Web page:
Your Saturday Daily News Digest

by Mark Zalewski

March 11, 2017

In today’s CyclingTips Daily News Digest: Simon Yates solos to Paris-Nice stage win; Sagan wins uphill field sprint at Tirreno-Adriatico; Team Sky and the mystery of the exploding wheels at Tirreno-Adriatico; Report into British Cycling to confirm a ‘culture of fear’; Brailsford has no intention of quitting Team Sky; Longo Borghini alters schedule to race Ronde van Drenthe; Bouhanni to race Nokere Koerse; New stage race set for South Africa in early 2018; USA Cycling moves cyclocross nationals back to December date for 2018; WADA could add caffeine to prohibited list; 2017 Paris-Nice: Stage 6 highlights; One-Legged BMXer Julián Molina shreds harder than you.

New stage race set for South Africa in early 2018

by CyclingTips

Cycling South Africa announced an agreement with the British event company SweetSpot Group to create a six-stage elite race to be held in the first quarter of 2018.

Riders like Daryl Impey could finally have an opportunity to race on home soil.

“This is a significant milestone for Cycling South Africa as it fills a huge void on our racing calendar,” said William Newman, President of Cycling South Africa. “Having this event will allow our very own team Dimension Data for Qhubeka and our other international riders to participate on home soil, allowing the South African public to really see how good they are.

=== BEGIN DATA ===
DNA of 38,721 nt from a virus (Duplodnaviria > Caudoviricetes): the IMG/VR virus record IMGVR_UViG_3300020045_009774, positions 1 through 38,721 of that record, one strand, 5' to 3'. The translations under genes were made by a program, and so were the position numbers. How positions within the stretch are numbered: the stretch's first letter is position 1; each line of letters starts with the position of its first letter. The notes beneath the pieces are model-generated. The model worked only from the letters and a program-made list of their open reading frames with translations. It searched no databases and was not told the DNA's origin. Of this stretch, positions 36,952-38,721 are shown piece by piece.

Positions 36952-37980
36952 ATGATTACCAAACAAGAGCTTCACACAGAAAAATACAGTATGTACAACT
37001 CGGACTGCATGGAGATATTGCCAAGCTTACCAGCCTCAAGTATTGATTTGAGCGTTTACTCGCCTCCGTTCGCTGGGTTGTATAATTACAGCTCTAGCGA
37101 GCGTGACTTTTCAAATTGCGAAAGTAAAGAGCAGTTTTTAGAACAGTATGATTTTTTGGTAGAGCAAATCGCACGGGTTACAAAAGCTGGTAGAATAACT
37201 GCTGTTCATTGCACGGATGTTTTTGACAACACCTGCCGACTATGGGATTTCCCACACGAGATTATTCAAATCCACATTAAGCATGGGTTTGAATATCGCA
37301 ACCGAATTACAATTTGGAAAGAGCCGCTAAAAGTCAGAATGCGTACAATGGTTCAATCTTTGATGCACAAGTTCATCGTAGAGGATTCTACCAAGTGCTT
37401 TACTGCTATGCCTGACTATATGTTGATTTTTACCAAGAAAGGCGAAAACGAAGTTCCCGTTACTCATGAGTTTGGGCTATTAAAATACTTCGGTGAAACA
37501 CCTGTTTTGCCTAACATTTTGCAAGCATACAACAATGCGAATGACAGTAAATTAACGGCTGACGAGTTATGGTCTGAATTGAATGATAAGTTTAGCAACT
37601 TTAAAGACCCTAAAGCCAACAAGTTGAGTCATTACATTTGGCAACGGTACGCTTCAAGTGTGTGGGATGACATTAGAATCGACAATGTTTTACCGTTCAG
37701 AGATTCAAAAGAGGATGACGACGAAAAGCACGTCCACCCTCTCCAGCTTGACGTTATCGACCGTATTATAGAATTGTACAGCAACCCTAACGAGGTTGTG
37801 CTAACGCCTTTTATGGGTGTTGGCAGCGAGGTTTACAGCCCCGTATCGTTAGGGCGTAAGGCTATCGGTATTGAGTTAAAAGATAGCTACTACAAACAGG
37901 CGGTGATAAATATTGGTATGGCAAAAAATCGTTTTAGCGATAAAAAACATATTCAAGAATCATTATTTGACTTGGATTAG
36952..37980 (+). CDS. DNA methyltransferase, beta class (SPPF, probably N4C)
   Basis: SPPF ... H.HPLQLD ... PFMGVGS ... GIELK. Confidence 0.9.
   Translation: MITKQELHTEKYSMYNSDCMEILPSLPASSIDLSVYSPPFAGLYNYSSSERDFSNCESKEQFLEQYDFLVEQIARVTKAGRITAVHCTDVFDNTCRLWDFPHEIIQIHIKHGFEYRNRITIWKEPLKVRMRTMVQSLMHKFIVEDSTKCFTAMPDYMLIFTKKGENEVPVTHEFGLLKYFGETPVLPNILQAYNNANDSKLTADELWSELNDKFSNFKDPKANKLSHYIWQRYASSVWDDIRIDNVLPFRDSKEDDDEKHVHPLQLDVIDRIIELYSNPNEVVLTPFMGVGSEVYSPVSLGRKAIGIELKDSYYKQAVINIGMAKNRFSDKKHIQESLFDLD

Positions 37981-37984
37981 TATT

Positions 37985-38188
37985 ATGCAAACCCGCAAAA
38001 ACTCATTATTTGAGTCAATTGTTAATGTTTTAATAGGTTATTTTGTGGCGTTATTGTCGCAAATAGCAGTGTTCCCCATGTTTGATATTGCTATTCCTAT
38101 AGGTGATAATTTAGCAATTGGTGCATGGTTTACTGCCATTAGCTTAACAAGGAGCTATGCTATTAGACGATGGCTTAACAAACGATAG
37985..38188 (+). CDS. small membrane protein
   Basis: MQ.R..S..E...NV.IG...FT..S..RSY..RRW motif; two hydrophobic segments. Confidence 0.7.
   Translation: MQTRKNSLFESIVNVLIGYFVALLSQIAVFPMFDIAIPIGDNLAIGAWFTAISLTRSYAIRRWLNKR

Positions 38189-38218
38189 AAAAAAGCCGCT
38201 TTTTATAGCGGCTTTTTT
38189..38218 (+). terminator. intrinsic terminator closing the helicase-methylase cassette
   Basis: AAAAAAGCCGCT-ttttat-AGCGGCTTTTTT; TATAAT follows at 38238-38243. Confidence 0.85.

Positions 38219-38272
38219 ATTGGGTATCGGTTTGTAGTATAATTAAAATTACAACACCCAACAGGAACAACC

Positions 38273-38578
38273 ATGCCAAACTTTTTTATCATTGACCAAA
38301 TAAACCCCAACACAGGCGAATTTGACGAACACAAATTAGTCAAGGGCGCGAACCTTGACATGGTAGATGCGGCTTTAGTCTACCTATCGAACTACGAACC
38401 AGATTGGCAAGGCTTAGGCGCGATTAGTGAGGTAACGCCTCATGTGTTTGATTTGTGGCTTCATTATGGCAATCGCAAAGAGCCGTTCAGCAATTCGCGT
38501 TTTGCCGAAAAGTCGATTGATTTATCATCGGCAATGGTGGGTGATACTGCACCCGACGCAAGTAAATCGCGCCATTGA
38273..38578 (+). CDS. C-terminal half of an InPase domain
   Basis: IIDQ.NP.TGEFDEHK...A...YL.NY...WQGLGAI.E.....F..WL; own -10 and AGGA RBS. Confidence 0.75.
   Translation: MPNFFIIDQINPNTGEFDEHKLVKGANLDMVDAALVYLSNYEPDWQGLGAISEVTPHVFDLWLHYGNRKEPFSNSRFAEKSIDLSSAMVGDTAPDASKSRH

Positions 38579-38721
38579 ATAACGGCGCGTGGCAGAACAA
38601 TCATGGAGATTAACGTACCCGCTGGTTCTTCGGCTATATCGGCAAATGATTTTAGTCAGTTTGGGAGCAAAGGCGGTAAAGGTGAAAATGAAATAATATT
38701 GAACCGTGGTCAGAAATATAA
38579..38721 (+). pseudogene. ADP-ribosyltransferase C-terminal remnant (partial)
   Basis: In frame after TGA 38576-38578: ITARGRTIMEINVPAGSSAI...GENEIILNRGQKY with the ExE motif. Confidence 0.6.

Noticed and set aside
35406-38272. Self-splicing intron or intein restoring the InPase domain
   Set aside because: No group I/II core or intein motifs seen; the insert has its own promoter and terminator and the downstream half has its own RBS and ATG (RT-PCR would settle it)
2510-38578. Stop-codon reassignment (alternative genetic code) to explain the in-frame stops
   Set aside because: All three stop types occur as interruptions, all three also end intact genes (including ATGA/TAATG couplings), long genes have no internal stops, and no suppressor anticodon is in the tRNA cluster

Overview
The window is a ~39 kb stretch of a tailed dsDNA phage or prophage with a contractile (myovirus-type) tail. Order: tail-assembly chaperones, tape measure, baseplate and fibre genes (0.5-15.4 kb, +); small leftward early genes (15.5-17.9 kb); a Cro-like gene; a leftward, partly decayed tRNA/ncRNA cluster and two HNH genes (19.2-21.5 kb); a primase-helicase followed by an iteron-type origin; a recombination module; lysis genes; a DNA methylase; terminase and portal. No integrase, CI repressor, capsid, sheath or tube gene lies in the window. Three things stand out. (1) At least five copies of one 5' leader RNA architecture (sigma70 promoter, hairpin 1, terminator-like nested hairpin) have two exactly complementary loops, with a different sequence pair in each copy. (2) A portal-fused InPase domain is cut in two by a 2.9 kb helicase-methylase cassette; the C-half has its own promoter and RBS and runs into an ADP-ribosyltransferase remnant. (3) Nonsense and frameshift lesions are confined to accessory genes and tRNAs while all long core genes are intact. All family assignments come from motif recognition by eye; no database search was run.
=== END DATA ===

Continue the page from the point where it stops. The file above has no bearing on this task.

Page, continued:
“The event will also allow our local riders the opportunity to participate against the best riders in the world. This will further encourage and motivate the youth to take up cycling as a sport which is one of the key objectives of Cycling South Africa – to grow our sport and create opportunities for all.”

“An official cycle tour in South Africa is long overdue,” said Doug Ryder, team principal of Dimension Data. “SweetSpot is known as an organisation that always goes out of its way to look after the teams and deliver in terms of quality and professionalism.”

SweetSpot Group are behind the revival of the Tour of Britain and organised the 2007 London Grand Départ of the Tour de France.